What is heartworm?
Heartworm is a parasitic worm that can infect your pet through a mosquito bite. An infected mosquito injects a larval stage of the worm under your pet’s skin. These larvae mature in the pet’s organs for approximately six months, traveling through the body to the heart and blood vessels of the lungs. These adult worms breed to produce microfilaria (baby heartworm) in the bloodstream which are then drawn up by a mosquito when it feeds on the pet, continuing the cycle once again.
Mosquitoes are hard to keep out of both the yard and house, so even your indoor-only pets are at risk.
How common is heartworm?
The prevalence of heartworm in Australia remains poorly understood. What we know is wherever there are mosquitoes, there is potential for heartworm. There are ongoing studies to help experts find out more about heartworm infection in pets, which will assist in the treatment and prevention of the disease. With the information currently available, it has been concluded that prevention is the best form of heartworm control.
What are the signs of heartworm?
Initially, it’s tough to tell that anything is wrong with your pet at all. Heartworm is a slow onset disease, so months or even years may pass before the signs become obvious. When symptoms do appear, your canine companion could have a large heartworm burden. Worms interfere with the movement of the heart valves, creating turbulence in the blood flow, and causing the blood vessels that lead to the lungs to become “blocked” with worms. This puts the heart under immense strain, where it can become enlarged and exhausted.
Early signs could be shortness of breath, loss of stamina, or a nagging, dry cough. As the disease progresses, breathing becomes more difficult, and in severe cases the abdomen may swell with fluid. Your dog could become lethargic and lose weight and their appetite. These symptoms are often subtle and hard to detect, so prevention is the best option. Treatment for heartworm disease is not without potential risk, may be difficult, and if left untreated, it is nearly always fatal.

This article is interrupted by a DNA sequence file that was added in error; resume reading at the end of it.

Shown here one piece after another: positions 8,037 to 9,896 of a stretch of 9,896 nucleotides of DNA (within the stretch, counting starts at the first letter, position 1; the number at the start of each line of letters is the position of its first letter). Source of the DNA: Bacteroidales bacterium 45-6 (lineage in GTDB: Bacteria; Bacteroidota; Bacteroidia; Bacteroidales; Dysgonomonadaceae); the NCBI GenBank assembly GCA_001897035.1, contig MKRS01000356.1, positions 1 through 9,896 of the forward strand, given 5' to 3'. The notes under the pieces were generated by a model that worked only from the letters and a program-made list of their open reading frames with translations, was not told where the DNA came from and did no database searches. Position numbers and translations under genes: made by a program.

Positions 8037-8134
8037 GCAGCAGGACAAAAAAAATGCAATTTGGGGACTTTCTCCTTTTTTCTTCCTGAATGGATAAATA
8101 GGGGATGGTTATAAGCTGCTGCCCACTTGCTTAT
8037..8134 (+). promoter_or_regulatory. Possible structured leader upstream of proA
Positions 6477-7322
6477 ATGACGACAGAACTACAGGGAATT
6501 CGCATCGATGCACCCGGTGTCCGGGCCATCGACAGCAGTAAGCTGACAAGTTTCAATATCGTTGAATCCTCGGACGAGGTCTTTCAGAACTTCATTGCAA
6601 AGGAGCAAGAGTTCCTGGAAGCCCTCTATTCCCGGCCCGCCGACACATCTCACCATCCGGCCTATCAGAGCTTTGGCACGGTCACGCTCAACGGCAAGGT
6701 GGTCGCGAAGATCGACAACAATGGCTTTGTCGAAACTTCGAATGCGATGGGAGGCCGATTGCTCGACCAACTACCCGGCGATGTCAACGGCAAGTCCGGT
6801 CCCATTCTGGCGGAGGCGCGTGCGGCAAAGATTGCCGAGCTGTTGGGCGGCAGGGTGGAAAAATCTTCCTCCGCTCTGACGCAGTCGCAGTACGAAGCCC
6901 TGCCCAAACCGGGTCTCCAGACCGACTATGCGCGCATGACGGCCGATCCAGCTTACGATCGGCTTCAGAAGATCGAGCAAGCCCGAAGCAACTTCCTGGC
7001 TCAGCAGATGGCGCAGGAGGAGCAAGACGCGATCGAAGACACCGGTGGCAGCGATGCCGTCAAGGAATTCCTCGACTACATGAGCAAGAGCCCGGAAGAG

Usually, there are few clinical signs of heartworm in cats. Your cat could develop slight lethargy or a cough, but sudden death is more common if your cat’s heartworm has gone undetected and untreated. It only takes one to two adult heartworms infecting your furry feline for the disease to potentially become fatal.
How do I diagnose heartworm in my pet?
Have your pet tested at the vet. A simple blood test can reveal whether your pet is infected. Unfortunately, diagnosis is more difficult in cats, so prevention in all cases is always the best option. Keeping your pet up to date with regular heartworm medication, paired with regular vet check-ups is the best way to ensure their health is optimised.
Can heartworm be treated?
Yes. However, prevention is far better than treatment. Since diagnosing heartworm can be challenging, especially in cats, your pet’s illness may be quite advanced and challenging to treat. Allergic reactions to heartworm treatments have been identified, and some of the treatments can have serious side-effects, so staying on the safe side and keeping your pet up to date with their heartworm prevention is strongly recommended.
How do I prevent my pet from getting heartworm?
There are many heartworm preventatives available. If your dog has not had heartworm medication for more than six months, a blood test is necessary before you can commence preventative treatment, just to make sure they don’t already have heartworm. Prevention should begin at six to eight weeks of age. Medications come in either tablet form or as top-spot application, and many brands help protect your pet against intestinal worms and other parasites like fleas as well. The most convenient and effective heartworm prevention is a yearly injection administered by your veterinarian. This can be given from 12 weeks of age, then boosted at 6 months.
Tablets or top-spot applications are the best products available to prevent heartworm infection in cats. You can purchase high-quality heartworm products that also cover intestinal worms, with some also controlling fleas. We know your cat can be difficult to medicate, so regular visits to the vet where a professional can administer them for you is a good idea.
Remember that prevention is always the best medicine. Keep your pet happy and healthy all year round by sticking to a good preventative treatment plan. They’ll thank you for it.